Since there didn’t seem to be any clear answer and there were key issues of fatigue (John) and isolation (me), after prayer and asking God for a number of weeks, we went ahead and rented a place. We gave the owner a confirmation and were going to bring a deposit in the next day to a laneway home in Vancouver. We both slept on the issue over the night and both of us woke up in the morning and knew we could not take it. We both felt a sense of desolation around it, even though we had not felt anything while going through the process. We also knew we were leaving on an extended vacation for six weeks and felt like this was not the right time to pay rent on a new place then leave it empty and leave renters in our place with no landlords around. We phoned the person up and told him we would not take it after all. We would not be down to sign the paper work.
So at that point I felt like the issue still needed discernment but it was the timing that was not right. We felt like we were rushing into a premature decision before we left on our trip. So then I decided to pray on our trip, “should we move after we get back.” I didn’t feel any desolation around any of the cons and in fact feel a real sense of consolation and excitement that this is the right decision for us.
I had been praying about it, while we were away but could not do anything about it so far away. When we got back, I started looking online. At first, I didn’t find anything I liked. I kept looking further and further back in the postings. I found a laneway home in Vancouver that seemed like it was exactly right. But it had been posted 12 days before so I was not sure it would still be available. We called and it was. The fellow had been too busy to show the home and we were the couple that came along at the right time. He said he felt like he could trust us especially as we laid out our situation with him and what we were hoping for and the length of time for the rental (one year probably).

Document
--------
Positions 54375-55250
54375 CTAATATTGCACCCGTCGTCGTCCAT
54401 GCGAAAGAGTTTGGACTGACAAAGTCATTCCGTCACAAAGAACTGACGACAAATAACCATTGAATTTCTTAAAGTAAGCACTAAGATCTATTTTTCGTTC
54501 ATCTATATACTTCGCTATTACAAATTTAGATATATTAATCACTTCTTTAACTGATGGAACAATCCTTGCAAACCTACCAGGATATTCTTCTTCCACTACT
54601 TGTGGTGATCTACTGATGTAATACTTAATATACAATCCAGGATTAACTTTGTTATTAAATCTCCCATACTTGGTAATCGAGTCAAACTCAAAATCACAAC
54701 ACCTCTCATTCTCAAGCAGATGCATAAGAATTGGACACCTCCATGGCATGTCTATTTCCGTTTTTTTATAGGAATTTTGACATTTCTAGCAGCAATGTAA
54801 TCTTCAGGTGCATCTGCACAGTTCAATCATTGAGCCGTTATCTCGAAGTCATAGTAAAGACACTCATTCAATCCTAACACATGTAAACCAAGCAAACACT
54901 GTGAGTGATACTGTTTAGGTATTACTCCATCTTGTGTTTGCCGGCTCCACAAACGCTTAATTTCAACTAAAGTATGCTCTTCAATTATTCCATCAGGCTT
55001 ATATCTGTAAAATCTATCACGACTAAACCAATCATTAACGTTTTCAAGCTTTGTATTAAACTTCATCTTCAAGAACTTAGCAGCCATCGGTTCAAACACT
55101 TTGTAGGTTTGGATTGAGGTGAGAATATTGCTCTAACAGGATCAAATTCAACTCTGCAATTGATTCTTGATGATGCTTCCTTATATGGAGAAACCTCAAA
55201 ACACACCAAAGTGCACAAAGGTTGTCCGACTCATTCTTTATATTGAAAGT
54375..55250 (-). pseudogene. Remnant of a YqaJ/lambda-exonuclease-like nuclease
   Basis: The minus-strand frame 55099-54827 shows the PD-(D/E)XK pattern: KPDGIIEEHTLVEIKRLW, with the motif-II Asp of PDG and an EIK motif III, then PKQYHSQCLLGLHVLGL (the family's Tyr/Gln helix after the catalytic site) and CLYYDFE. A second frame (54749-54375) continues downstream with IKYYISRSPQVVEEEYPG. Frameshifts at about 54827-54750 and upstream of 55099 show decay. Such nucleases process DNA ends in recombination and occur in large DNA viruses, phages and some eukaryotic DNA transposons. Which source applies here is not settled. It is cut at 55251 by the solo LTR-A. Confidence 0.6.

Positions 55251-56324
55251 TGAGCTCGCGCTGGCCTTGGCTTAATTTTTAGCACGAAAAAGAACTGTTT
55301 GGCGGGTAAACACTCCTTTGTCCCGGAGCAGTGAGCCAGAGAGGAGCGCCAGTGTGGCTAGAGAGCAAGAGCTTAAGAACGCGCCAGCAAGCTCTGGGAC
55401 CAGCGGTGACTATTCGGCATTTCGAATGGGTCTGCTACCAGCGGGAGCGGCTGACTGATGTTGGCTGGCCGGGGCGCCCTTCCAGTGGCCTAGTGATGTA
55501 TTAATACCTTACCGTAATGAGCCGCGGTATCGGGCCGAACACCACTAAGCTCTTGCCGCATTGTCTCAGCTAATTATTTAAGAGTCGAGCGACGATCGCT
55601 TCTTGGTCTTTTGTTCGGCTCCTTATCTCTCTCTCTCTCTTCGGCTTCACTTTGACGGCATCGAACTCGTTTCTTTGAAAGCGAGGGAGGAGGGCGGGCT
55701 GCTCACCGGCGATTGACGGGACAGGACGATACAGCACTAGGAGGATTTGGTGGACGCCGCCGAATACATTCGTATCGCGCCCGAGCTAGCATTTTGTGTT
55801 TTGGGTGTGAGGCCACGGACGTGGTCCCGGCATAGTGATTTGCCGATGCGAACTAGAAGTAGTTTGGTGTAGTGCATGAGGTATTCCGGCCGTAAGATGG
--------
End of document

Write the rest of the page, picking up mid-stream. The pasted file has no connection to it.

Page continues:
We went back to the car and discussed it briefly. Of course, it is a big choice and there still is no way to know if we are making the right choice until you do it. But we both felt good about taking it at this time and ready to overcome any challenges surrounding it. In fact, several of the cons had worked themselves out in the time passage. We would no longer be displacing the kids as they would both be moving by September 1 anyway. We would take this place for August 1 but would not rent our place until September 1 so it gave us more than a month to make the transition. Also, we would use our garage as the storage place so we could easily place things there that we could not fit in our new little rental and it would not cost us any more money.